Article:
It is not, however, until we turn to the portion of his book in which Hotchkin records the life-histories of the individual churches that we realize the amount either of the excitement stirred up by these men or of the evil wrought by it. Yet, as he is speaking only of the Presbyterian churches, which suffered least of all the churches from this disease, we are looking through his eyes only at the outer fringes of the evil. Even in the Presbyterian churches it certainly was bad enough.29 One Augustus Littlejohn30 seems to have been the evil genius of the Presbytery of Angelica, one Luther Myrick31 of the Presbytery of Onondaga, one James Boyle32 of the Presbytery of Geneva. These were all famous revivalists, enjoying high favor not only in Western New York, but to the East as well, and running through great careers; and only when they had wrought their ruin, did they fall at last under the ban of the church they had distracted and whose people they had harassed and misled. It is appalling to observe the number of churches of which it is recorded that they were disturbed, injured, or destroyed by the activities of these men and their coadjutors. We need not repeat these records here: let that of Manlius Center Church serve as a single example—it was, we read,33 “torn to pieces, and became extinct, through the influence of Mr. Myrick and other errorists.” We prefer to transcribe merely the long record of the experiences of the church of Conhocton,34 as particularly instructive of the state of mind induced by the prevalent religious excitement.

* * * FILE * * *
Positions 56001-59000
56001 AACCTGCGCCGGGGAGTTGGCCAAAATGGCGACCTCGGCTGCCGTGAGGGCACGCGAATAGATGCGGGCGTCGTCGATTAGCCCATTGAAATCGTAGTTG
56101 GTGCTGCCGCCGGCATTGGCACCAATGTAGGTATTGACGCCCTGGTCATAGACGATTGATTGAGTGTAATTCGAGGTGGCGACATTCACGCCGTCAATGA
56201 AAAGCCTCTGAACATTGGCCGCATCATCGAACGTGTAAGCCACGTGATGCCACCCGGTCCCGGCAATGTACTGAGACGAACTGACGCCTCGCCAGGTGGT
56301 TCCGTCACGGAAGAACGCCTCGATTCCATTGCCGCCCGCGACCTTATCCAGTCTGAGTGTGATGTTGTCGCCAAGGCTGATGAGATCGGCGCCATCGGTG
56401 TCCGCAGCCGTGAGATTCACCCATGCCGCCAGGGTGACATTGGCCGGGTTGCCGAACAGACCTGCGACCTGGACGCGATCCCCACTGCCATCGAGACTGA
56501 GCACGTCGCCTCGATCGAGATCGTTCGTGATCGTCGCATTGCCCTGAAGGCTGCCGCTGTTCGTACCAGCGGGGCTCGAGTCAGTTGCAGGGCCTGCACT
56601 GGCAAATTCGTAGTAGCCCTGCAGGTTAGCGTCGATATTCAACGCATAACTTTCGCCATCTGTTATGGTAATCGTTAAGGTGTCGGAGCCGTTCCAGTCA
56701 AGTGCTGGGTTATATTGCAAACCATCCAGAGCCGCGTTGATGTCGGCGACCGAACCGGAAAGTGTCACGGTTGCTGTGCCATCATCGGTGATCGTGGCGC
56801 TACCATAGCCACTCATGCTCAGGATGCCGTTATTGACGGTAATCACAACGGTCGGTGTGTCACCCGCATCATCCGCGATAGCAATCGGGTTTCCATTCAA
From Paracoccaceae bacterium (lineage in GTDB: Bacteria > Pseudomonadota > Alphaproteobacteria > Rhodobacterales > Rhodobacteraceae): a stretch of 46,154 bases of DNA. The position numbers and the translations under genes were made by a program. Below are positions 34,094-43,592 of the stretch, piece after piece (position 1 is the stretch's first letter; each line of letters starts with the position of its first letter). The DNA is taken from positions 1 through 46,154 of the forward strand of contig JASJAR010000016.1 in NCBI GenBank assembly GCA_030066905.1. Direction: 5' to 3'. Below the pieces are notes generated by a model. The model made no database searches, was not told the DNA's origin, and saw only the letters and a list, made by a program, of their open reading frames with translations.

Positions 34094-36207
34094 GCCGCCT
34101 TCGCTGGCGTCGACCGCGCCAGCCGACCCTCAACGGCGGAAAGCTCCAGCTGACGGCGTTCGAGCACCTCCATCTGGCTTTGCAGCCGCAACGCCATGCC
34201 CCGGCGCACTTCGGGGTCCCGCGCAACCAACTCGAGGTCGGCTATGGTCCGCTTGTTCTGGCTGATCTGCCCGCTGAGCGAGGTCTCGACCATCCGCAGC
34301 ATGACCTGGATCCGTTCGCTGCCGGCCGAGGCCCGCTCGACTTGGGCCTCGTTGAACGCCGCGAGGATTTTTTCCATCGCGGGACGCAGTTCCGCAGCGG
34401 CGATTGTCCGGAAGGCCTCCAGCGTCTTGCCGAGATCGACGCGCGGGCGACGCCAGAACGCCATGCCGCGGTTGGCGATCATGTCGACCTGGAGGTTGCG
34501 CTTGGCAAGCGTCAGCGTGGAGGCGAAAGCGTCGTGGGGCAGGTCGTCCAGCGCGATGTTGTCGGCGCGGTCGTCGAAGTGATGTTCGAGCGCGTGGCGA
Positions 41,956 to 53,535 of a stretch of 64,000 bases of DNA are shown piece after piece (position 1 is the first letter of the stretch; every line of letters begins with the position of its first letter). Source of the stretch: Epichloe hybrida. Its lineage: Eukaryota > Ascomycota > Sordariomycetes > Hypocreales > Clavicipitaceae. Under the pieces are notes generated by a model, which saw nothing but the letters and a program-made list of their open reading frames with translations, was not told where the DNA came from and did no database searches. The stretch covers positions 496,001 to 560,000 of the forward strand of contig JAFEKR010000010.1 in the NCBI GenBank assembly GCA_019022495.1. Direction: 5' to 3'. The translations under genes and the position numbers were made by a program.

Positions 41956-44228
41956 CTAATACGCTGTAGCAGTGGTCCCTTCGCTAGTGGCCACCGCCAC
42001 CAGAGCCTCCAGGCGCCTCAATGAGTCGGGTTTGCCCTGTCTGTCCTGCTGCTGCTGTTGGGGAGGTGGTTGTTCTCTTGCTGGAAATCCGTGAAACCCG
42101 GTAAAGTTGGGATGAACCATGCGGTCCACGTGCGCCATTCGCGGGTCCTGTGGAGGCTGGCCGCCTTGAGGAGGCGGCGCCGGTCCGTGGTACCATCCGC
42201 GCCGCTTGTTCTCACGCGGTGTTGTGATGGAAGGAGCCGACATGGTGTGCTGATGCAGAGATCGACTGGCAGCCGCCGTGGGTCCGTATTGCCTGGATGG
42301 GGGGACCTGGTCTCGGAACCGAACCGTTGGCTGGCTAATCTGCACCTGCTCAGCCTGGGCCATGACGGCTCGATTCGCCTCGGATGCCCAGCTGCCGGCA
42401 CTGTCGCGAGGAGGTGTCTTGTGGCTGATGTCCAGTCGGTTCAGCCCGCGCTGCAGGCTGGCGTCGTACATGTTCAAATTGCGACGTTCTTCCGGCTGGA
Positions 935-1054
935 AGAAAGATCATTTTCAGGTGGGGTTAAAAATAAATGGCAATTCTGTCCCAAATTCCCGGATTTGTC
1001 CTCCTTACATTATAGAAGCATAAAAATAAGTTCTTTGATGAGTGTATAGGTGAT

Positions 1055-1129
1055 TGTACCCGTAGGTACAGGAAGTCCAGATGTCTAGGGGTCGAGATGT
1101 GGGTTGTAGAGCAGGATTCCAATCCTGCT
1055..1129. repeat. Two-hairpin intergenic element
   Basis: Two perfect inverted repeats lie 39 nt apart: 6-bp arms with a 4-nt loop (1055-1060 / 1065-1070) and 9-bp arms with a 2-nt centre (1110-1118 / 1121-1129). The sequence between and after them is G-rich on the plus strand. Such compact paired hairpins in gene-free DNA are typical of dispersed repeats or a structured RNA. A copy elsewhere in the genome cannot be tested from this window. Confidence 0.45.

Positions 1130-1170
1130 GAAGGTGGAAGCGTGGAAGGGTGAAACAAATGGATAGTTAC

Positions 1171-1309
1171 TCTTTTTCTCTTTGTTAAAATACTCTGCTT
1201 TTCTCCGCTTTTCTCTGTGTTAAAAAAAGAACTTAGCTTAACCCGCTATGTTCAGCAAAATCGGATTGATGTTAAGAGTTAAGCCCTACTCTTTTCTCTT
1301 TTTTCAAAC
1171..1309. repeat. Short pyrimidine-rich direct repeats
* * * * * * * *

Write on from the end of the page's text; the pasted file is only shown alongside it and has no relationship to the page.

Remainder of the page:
“In the summer of 1832,” we read, “Rev. James Boyle held with this church a protracted meeting, which was continued through a number of days. The measures which were common with him and others of that class of evangelists were employed, and a state of high excitement was produced, and many professed to be converted, and no doubt some souls really were born again. A large number were received into the church, swelling its number to one hundred and ten members. It might seem that the days of the mourning of this church were now ended, and that she must now have acquired such a measure of strength as to be able in all future time to enjoy the stated ministrations of the gospel. But such was not the case. Very little pecuniary strength was acquired, a spirit of fanaticism was infused into the minds of many, and a state of preparation to be carried away with any delusion was induced. With respect to the converts, so called, the writer is unable to say what has become of them. He believes very few of them give satisfactory evidence of having been born again. In the winter of 1837–8, a very singular state of things existed. Mrs.——Conn, who had been a member of the church a number of years, and highly esteemed by some, at least, as a woman of piety and activity in promoting the cause of Christ, began to take a very conspicuous part in the meetings for social and religious worship. She professed to have special communications from God, and to know the secrets of the hearts of those with whom she was conversant. She assumed an authoritative position in the church, and gave out her directions as from God himself, denouncing as hypocrites in the church all who did not submit to her mandates. She predicted the speedy death, in the most awful manner, of particular individuals who opposed her authority, and manifested a most implacable rancor against all who did not acknowledge her inspiration. In her proceedings she was assisted by a young man, who for his misconduct had been excommunicated from the church of Prattsburgh. A number of the members of the church of Conhocton were carried away with this delusion, and acknowledged Mrs. Conn as one under the inspiration of the Almighty. So completely were they infatuated, that they seemed to suppose that their eternal salvation depended on the will of Mrs. Conn. They were ready to obey all her commands, and to assert as truth anything which she should order. Some of them became permanently deranged, and one or two families were nearly broken up. Nor was this delusion confined wholly to the church of Conhocton. Mrs. Conn and her coadjutor went into the county of Wyoming, and some in that region were brought under the delusion, and received her as a messenger sent from God. Whether to view Mrs. Conn as an impostor, a wild fanatic, or a deranged person, the writer will not assume the responsibility of determining. Many circumstances would favor the idea of imposture. The writer is informed that she has become a maniac. This circumstance may favor the idea of mental aberration. But the consequences to the church were most disastrous.”